History of Randolph Township

Morris County, New York



Mt. Freedom

Colemans Hollow


Mt. Fern


pre-Colonial times – the Lenape Indians lived in the area.

1758 – the Quaker Meeting House on Quaker Church Road built. It is the oldest standing church in Morris County.

1805 – Randolph Township formed. The Township was named for the Quaker Hartshorne Fitz-Randolph, one of the first settlers.

1809 – in Ironia at 1547 Sussex Turnpike, near the Park Avenue intersection, a structure built that housed the D.L. Bryant Distillery. It is one of Ironia’s designated landmarks.

1826 – Golden Corner House, Ironia’s oldest house, Golden Corner House built on the corner of Pleasant Hill Road and Route 513. It is an Ironia designated landmark.

1828 – the first mining operations began in the Comb's Hollow section, Over time 12 minor mines were worked.

1830 – according to the census, there were 53 legal cider distilleries in Morris County with four of them located in Randolph Township. Apple brandy could be distilled from hard apple cider making this activity an important part of the central New Jersey agricultural economy in the first half of the nineteenth century.

1860 – Stryker's store (now Bill's Luncheonette), just over the border in Chester Township on Route 513 was a key social center in Ironia.

1869 – in Ironia, the D. L. Bryant Distillery building remodeled and became home of "Bryant's Pure Old Cider Brandy" (a.k.a. applejack)

1869 -- a railway line was opened that passed along the Black River and through the future Ironia.

Two prominent Chesterites, Daniel Budd and Nathaniel Cooper, lobbied for the railroads to come to Chester. Budd joined with the Canfields (owners of the Dickerson Mine) and others to create the an iron industry community, the future Ironia.

They created a 3 pronged initiative for Ironia:

1) The Ironia Iron Company would develop future railroads that would access the area mines.

2) The Ironia Car and Transportation Company would manufacture train engines and cars.

3) The Ironia Land and Improvement Company would purchase land around the railroads to build a iron-based planned community based around the iron industry.

Thorpe’s sawmill used the waterpower from Bryant’s Pond and four furnaces provided the needed materials for the Car and Transportation Company and the Iron Company.

1871 – village of Ironia created. It would be the "missing link" along the rich vein of ore that ran from the Dickerson Mine south into Chester.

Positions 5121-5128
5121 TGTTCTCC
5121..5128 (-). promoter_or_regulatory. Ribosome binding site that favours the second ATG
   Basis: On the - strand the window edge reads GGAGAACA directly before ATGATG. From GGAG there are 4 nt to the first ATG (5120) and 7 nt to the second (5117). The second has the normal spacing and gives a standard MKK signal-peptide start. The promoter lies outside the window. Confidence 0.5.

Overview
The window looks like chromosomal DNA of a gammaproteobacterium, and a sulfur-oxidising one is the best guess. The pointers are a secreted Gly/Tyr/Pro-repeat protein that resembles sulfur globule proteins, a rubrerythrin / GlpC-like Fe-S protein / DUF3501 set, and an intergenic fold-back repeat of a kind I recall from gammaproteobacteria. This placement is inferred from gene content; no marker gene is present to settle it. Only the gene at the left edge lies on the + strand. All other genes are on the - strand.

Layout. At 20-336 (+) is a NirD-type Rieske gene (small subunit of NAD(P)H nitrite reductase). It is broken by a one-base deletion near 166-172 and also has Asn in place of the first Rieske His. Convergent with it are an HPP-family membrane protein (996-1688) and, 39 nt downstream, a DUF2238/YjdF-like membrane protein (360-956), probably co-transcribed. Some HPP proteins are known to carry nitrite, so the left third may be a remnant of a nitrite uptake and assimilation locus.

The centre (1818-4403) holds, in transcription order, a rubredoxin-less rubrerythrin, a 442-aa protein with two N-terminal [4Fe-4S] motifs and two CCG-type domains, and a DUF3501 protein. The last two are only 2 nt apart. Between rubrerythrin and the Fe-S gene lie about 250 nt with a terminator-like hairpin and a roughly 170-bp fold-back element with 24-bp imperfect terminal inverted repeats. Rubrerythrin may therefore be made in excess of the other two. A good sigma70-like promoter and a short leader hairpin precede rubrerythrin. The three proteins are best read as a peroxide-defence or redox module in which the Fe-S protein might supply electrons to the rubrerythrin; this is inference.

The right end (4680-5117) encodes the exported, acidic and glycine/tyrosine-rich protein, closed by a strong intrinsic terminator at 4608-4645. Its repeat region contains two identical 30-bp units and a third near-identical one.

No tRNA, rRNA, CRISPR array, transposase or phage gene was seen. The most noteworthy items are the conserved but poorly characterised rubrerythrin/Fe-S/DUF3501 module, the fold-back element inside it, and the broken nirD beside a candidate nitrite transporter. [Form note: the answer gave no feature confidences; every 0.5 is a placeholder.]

1872 – an Ironia Land and Development Company home built on Budd Street. It is a designated landmark for Ironia.

1873 – an economic downturn caused the Ironia iron companies to fold and the village never reached it promise of being an industrial center.

Dorastus Bryant acquired much of the land holdings of the dissolved Ironia Land Company. He owned a mine, cider mill and distillery. He also developed Park Avenue. The grandson of Dorastus Bryant operated a milk processing plant across from Bryant’s Pond. And the Bryants' Evergreen Park House helped start a local tourist trade.

c. 1903 – a schoolhouse located on Park Avenue in Ironia.

c. 1907 – the Ironia Presbyterian Church built. It was neighbors with the Ironia schoolhouse. It is now an Ironia designated landmark.

In Ironia, Greenhut Park, located down Pleasant Hill Road along the Black River, was a summer colony until the 1970s. It had a hotel called the Peggy Lee, which had a large dance and recreation hall. The Polish Solkol camp existed along the border with Mendham, off of Ironia Road.

1930s-1960s – in Ironia, the Woodland Club nudist colony operated. (It is now a sportsman's organization.)

By the 1930's and 40's – Randolph Township was quite the resort town with 11 hotels, 45 bungalow colonies, summer camp, and swim clubs.

The Chester Railroad, a branch of the Morris and Essex line, ran from Chester stopping in Horton, Ironia, Succasunna, McCainsville (Kenvil), Port Oram (Wharton), and Dover with connecting trains into New York City.

1932 (December 31) – the last Chester Railroad passenger train left Ironia followed later by the last freight.

1933 (December) – the railway was officially abandoned and the track dismantled.

1938 – in Ironia, the old D. L. Bryant Distillery building remodeled into a residence.

1940s – in Ironia, the Crowley family settled operated their Breezy Hill goat farm. They purchased the Stryker’s general store and became Postmasters.

World War II (1941-1945)

post-World War II – with the opening of Route 10, which connects to Interstates 80 and 287,

Randolph Township experienced a significant increase in suburban growth.

1944-1928 – Bill Crowley worked as the Ironia Postmaster.

1949 – in Ironia, Bill Crowley became the owner of Bill's Luncheonette and General Store.

1952-mid1970s – in Ironia, the Merrimac Turkey Farm off of Dover-Chester Road in operation.

mid-1950s – in Ironia, the Westinghouse Elevator plant established itself in part of the Bryant complex at the intersection of Park Avenue and Sussex Turnpike.

1970 – in Ironia about half-dozen dairy farms were still in operation.

Today – the former railroad bed (from the former site of the Ironia station to the Chester station) is now part of the Morris County Park System's Patriot's Path. Additional trails connect through the Black River Wildlife Management Area up to Bill's General Store.

The County College of Morris is located on Route 10.


Tammy Scully. New Jersey’s Great Northwest Skylands: Ironia. http://www.njskylands.com/tnironia.htm